Written by, Ryan Chidester
Mike Mignola is the creator of Hellboy, The Amazing Screw-On Head, and more. He also happens to be my favorite artist of all time, full stop. His singular art style and dark sensibilities will attract me and keep me enthralled until death, like a mosquito to a bug-zapper.
Lately he has been rather notorious among some fans. More often than not when I stumble upon a review of the tenth and final Hellboy In Hell title I am wrought with confusion. Some fans liken the end of the titular character to that of the end of the video game series Mass Effect. Those who have gone through the entirety of Hellboy's journey, and did not like the end, well, I won't say they're crazy, but I don't think they fully understand the body of Mignolas work.
For starters, in order to fully appreciate the tenth issue of Hellboy in Hell one must first read the Eisner Award winning comic he created with his daughter titled The Magician and the Snake, which you can read (Here). For further understanding allow me to explain it like this: put yourself not in the shoes of an artist, nor the head of a franchise but instead put yourself in the shoes of a father. Mignola's daughter, Katie, who was seven at the time became the youngest winner of an Eisner Award, and it would surprise me greatly if Mignola wasn't the proudest father in the world that day. He has gone on record time and time again as saying that this story above all others is his favorite creation.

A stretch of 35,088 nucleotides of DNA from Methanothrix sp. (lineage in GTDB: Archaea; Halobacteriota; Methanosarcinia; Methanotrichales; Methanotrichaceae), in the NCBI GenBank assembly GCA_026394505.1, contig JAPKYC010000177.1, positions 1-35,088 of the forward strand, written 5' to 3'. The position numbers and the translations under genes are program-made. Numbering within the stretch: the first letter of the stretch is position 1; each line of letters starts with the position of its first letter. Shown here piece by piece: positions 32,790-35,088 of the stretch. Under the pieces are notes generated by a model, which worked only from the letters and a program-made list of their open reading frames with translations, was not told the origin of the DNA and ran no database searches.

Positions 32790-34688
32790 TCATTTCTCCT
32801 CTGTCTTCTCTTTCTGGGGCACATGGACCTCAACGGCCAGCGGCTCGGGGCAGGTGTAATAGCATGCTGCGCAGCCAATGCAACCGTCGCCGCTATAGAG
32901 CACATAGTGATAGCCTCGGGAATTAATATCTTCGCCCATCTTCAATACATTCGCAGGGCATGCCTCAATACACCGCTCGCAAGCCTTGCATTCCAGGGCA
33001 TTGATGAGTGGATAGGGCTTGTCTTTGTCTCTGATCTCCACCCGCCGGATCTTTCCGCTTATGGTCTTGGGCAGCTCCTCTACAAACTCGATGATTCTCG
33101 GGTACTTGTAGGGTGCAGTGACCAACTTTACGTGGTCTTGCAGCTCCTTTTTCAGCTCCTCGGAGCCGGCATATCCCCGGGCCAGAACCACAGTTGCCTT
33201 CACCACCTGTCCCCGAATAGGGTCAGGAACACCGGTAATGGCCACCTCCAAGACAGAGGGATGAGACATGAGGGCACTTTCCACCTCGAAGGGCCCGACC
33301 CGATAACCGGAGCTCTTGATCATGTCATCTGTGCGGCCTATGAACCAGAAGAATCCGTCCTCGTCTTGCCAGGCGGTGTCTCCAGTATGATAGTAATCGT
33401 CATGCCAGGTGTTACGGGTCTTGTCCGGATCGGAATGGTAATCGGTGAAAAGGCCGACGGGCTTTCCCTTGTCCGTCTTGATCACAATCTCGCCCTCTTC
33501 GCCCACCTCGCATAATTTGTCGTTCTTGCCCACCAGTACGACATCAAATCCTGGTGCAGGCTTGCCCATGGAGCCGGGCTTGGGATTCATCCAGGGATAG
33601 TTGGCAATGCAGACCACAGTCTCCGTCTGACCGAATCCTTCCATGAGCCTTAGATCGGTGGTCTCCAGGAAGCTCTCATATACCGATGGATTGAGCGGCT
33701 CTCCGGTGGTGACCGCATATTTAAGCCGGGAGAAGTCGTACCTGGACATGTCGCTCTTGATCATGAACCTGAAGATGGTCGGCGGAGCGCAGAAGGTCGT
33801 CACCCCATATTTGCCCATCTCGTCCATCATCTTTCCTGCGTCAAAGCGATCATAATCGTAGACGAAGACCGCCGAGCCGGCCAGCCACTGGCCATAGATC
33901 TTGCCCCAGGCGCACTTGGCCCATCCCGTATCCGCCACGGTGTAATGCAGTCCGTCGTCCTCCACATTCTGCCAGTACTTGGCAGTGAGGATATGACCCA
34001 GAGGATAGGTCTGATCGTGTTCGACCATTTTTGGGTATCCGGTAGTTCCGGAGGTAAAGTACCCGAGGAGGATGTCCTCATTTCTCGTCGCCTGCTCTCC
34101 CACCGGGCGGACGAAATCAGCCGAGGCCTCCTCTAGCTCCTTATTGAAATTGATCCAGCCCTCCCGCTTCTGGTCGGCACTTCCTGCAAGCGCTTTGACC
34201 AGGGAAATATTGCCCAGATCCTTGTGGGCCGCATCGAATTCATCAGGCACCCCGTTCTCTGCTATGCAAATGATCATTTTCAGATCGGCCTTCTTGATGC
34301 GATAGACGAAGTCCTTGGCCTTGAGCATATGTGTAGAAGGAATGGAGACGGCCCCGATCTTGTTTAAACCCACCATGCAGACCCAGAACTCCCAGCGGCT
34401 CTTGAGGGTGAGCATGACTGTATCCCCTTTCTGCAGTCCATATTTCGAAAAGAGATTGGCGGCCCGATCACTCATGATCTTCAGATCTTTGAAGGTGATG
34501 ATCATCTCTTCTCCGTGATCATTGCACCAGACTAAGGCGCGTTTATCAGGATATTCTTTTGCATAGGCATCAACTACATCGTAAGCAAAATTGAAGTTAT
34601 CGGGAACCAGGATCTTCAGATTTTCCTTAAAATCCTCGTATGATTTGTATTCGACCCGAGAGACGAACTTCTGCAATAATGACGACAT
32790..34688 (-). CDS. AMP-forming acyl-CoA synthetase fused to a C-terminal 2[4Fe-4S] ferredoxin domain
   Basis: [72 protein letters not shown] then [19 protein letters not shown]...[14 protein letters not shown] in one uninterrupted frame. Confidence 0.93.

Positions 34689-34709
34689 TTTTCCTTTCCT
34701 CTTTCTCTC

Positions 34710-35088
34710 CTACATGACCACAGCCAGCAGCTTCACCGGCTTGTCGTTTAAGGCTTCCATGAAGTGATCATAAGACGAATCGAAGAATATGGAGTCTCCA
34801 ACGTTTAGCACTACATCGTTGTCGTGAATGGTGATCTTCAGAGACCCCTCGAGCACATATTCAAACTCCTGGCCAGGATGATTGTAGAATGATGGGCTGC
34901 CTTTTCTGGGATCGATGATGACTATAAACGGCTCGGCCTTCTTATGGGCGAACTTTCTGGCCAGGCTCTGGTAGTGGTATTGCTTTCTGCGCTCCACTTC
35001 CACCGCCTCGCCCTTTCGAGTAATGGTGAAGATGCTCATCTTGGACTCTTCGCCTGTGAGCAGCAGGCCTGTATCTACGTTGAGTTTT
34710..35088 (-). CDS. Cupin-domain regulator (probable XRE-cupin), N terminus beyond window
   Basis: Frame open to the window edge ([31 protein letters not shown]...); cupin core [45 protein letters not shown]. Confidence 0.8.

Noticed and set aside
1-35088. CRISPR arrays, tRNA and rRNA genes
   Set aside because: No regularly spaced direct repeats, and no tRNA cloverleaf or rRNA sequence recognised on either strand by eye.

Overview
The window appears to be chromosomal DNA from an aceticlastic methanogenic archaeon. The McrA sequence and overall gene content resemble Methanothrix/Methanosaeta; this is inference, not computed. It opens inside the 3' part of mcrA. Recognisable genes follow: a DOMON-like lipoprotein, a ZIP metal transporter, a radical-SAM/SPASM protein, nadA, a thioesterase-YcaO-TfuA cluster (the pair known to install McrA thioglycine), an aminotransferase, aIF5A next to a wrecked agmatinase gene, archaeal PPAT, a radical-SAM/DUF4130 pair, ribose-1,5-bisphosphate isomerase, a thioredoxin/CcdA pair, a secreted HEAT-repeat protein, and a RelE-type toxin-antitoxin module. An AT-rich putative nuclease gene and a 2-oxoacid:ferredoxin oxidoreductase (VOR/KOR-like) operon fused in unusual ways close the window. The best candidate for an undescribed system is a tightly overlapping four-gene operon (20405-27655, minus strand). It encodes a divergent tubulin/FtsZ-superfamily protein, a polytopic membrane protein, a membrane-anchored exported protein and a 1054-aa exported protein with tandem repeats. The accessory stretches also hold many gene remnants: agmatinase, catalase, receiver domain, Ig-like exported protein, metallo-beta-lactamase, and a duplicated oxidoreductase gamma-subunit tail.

When I came to the end of Hellboy's journey I set down my copy and I had a weep. Knowing that he ended the story of this character who means so much to him, along with the shapes from The Snake and the Magician which mean even more to him, overwhelmed me. It was so personal and it represented, in my opinion, an almost omnipotent form of solace. As Hellboy walked to the house in the end, there were a few pages of him walking, and there was no dialog, but you could hear him thinking right there from the page. The whole thing was a perfect quiet ending, no fanfare, no drums of war, but peace for a restless soul combined with the wonderful underlying tones of a father's love.